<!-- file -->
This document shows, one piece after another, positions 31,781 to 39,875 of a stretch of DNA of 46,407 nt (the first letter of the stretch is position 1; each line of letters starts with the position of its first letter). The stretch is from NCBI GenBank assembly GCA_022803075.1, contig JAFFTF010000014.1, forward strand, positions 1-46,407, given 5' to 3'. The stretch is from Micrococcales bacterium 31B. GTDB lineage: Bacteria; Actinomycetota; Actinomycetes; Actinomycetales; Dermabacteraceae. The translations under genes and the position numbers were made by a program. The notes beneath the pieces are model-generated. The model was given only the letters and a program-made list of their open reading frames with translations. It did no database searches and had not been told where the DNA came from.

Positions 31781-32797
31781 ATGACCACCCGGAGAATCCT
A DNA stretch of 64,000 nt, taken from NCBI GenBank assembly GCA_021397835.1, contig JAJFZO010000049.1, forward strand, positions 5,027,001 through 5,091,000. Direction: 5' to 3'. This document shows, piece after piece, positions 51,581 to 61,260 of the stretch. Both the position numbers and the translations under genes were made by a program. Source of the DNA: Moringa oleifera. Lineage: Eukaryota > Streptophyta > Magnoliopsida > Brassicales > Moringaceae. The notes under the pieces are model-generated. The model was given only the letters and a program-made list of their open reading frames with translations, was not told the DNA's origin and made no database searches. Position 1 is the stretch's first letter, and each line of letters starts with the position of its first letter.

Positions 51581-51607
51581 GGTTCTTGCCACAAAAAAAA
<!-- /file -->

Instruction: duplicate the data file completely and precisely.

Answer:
This document shows, one piece after another, positions 31,781 to 39,875 of a stretch of DNA of 46,407 nt (the first letter of the stretch is position 1; each line of letters starts with the position of its first letter). The stretch is from NCBI GenBank assembly GCA_022803075.1, contig JAFFTF010000014.1, forward strand, positions 1-46,407, given 5' to 3'. The stretch is from Micrococcales bacterium 31B. GTDB lineage: Bacteria; Actinomycetota; Actinomycetes; Actinomycetales; Dermabacteraceae. The translations under genes and the position numbers were made by a program. The notes beneath the pieces are model-generated. The model was given only the letters and a program-made list of their open reading frames with translations. It did no database searches and had not been told where the DNA came from.

Positions 31781-32797
31781 ATGACCACCCGGAGAATCCT
A DNA stretch of 64,000 nt, taken from NCBI GenBank assembly GCA_021397835.1, contig JAJFZO010000049.1, forward strand, positions 5,027,001 through 5,091,000. Direction: 5' to 3'. This document shows, piece after piece, positions 51,581 to 61,260 of the stretch. Both the position numbers and the translations under genes were made by a program. Source of the DNA: Moringa oleifera. Lineage: Eukaryota > Streptophyta > Magnoliopsida > Brassicales > Moringaceae. The notes under the pieces are model-generated. The model was given only the letters and a program-made list of their open reading frames with translations, was not told the DNA's origin and made no database searches. Position 1 is the stretch's first letter, and each line of letters starts with the position of its first letter.

Positions 51581-51607
51581 GGTTCTTGCCACAAAAAAAA